I can't say that I have a single favorite. Too hard to choose.
I love when artists make work that is interactive and collaborative with the landscape, and there is a lot of that in Jeff's work, and my favorite examples are found in his Flawed Symmetry of Prediction body of work.
I've been following Alexander Davis on Instagram for a while now, and I've really loved his work.
I asked him a few questions about himself and his photography. You can read about him below:
Would you mind telling me a bit about your background as a photographer? How long have you been making photographs?
Who are your influences? Who is your favorite photographer?
About Against The Modern World, he says:
In the fall of 2016 I felt I needed to seek out other photographers and artists in my area, and either create or join a community of artists that had as a goal to help each other in our creative endeavors. Part of that search lead me to a series of lectures done at Utah State University by artists who came to give a presentation to students about their profession, and how they got to where they are now, and work they've done, etc...
One of those presenters was Bryon Darby.
My biggest take away from his presentation was what he said about making work:
Bryon is an ASU alum, where he studied under one of my favorite photographers, Mark Klett, and his influence shows. Not directly in his work, but more so in his ideas and concepts, and never in a derivative way.
His most recent work is his New Farmers project. It is a collaboration between himself, a sociologist, and designer, and documents a new generation of farmers in the American Mid-West.
Go look at more of Bryon's great photography on his website.
Jeff Rich has been photographing the Mississippi River Watershed for several years now.
So many of his photographs give me a guilty pleasure: they're beautiful photographs, but what's depicted in the photographs of what has happened and/or is happening to the landscape is frustrating, infuriating or even horrifying.
The sorts of scenes like the one below are a great example of what I mean.
Check more of Jeff's work on his website.
After last month's post on Timothy O'Sullivan, I thought it might be fun to make that a pattern, and talk about some of my influences each month.
Eadweard Muybridge didn't immediately become one of my influences. I think in my History of Photography class we mainly discussed his motion studies and experimentation. But I could be wrong; I was in Seattle for half of that semester while I was prepared to donate bone marrow to my brother who was undergoing treatment for Leukemia. It wasn't until about three years after that class that I really began paying attention to his landscape work he did in Yosemite.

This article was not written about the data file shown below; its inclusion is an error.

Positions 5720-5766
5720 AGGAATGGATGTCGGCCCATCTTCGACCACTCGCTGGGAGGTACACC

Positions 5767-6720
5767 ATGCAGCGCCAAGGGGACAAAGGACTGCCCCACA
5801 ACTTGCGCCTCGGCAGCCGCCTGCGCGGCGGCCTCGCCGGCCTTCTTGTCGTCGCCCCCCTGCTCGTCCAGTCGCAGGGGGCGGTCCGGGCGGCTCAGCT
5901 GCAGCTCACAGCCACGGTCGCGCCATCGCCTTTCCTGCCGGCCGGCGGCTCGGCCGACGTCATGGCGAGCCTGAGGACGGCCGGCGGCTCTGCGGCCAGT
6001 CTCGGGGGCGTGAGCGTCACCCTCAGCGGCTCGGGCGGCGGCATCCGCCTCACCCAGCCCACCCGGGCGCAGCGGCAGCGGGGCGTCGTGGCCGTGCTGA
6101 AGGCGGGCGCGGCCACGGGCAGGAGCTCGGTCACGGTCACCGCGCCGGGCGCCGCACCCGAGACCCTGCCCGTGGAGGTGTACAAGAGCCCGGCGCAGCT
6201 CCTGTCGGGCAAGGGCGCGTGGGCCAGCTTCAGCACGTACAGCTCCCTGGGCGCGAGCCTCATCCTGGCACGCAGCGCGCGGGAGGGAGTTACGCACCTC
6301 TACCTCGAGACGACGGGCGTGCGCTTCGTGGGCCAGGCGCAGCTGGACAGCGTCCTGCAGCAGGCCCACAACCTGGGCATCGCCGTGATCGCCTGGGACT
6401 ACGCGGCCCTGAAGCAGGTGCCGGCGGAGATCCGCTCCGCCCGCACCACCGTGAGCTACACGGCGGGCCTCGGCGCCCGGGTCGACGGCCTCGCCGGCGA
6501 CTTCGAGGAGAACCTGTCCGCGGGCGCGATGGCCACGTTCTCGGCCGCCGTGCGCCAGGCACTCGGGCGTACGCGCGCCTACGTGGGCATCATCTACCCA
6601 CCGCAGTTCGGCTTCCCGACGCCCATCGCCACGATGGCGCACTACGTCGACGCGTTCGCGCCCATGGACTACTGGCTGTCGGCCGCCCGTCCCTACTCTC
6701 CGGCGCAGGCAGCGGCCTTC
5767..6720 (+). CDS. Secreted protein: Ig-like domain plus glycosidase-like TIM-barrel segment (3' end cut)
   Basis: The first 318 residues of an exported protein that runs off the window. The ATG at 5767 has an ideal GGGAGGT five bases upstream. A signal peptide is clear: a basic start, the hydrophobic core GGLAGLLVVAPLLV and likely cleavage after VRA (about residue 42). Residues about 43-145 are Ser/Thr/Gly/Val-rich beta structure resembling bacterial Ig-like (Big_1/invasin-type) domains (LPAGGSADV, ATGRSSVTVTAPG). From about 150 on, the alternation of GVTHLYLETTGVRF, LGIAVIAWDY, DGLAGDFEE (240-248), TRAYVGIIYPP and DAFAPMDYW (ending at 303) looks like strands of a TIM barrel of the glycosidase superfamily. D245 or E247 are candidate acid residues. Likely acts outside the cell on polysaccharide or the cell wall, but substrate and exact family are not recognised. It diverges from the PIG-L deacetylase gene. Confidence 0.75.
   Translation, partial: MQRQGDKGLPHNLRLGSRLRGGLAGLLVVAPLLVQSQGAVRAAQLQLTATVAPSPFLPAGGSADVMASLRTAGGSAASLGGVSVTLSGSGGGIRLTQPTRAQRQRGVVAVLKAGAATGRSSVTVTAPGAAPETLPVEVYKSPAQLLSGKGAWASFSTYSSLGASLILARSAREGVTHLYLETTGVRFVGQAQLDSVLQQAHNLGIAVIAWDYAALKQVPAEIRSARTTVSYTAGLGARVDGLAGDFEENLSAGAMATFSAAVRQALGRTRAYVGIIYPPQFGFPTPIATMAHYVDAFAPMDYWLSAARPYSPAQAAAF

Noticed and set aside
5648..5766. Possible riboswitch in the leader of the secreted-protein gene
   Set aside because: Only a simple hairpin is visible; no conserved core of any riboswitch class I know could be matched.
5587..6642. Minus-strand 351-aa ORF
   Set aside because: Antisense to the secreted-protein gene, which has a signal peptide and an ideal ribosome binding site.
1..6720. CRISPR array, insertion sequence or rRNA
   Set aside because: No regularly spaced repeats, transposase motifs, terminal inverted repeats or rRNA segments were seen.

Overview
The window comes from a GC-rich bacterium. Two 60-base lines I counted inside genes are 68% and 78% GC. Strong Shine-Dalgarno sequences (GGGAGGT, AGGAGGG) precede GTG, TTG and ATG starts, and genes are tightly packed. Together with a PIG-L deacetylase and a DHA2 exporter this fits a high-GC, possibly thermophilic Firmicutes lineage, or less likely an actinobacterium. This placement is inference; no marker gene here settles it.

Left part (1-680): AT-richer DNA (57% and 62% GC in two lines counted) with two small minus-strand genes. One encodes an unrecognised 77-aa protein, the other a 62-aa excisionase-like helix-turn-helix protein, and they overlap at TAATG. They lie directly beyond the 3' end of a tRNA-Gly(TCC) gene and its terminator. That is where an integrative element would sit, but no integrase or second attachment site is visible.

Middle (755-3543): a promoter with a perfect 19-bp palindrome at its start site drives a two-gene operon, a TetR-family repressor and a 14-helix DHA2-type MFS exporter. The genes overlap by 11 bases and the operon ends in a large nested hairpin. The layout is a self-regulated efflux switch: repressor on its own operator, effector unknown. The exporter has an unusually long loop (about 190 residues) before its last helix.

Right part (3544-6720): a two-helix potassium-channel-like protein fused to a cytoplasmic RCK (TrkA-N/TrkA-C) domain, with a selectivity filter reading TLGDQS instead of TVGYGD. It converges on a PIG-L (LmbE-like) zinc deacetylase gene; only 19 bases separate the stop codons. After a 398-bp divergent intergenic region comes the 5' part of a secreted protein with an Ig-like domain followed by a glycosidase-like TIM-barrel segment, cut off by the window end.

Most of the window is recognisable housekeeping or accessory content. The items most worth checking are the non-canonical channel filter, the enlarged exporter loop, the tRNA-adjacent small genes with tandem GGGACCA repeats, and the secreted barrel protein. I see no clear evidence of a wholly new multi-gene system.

Today, Muybridge is most known for his motion studies, which began with him being hired to settle a bet between two men, one of whom was Leland Stanford. The bet was whether a horse, when galloping had all four hooves off the ground, or if an animal that size was always in contact with the ground. Muybridge was hired, and devised a system of 12 cameras set at intervals along a race track, which was all in white. A trip wire was attached to each camera so that when the horse passed in front of it, the shutter was tripped and the exposure was made. This was in the days of wet plate collodion, when exposures were seconds long, so it really is remarkable for Muybridge to have figured out how to reduce the exposure time enough to stop motion the way he did. This led him to perform many more studies of animals and humans in motion. These studies ultimately led to the invention of the motion picture.
Though most known for the motion studies, Muybridge started out his professional photographic career as a landscape and architectural photographer. He photographed San Francisco, and surrounding areas including Yosemite. Some of the scenes he photographed in Yosemite were made from the same point as photographs made by his contemporary and competitor, Carleton Watkins.
For an excellent biography on Muybridge, read Rebecca Solnit's book River of Shadows: Eadweard Muybridge and the Technological Wild West
Or if you don't want to buy a book, you can read this excellent bio over at Imaging-Resource.
Or you can just check out the Wikipedia article on Muybridge.
Simon Harsent has some really nice landscape photography. I love his color palettes.
in addition to his landscape work, Simon also has some nice portrait photography as well. These two are from his Great Britain Hooligans body of work.
You can go view the rest of Simon's work on his website.
Linda Foard Roberts has some really breathtaking work. There is so much emotion and depth in her photographs. It's been a while since I've been impacted so deeply and emotionally by someone's photographs. At least in a way that is deeper than just seeing a nice photograph and recognizing/acknowledging the skill or craftsmanship of the photographer, and their ability to compose a photograph. These images stir up memories! They bring you right in to Linda's world, and make you feel as if you're a part of it as well. Many of them have such a dreamy quality to them.
I asked Linda about her influences as a photographer, and she responded with this: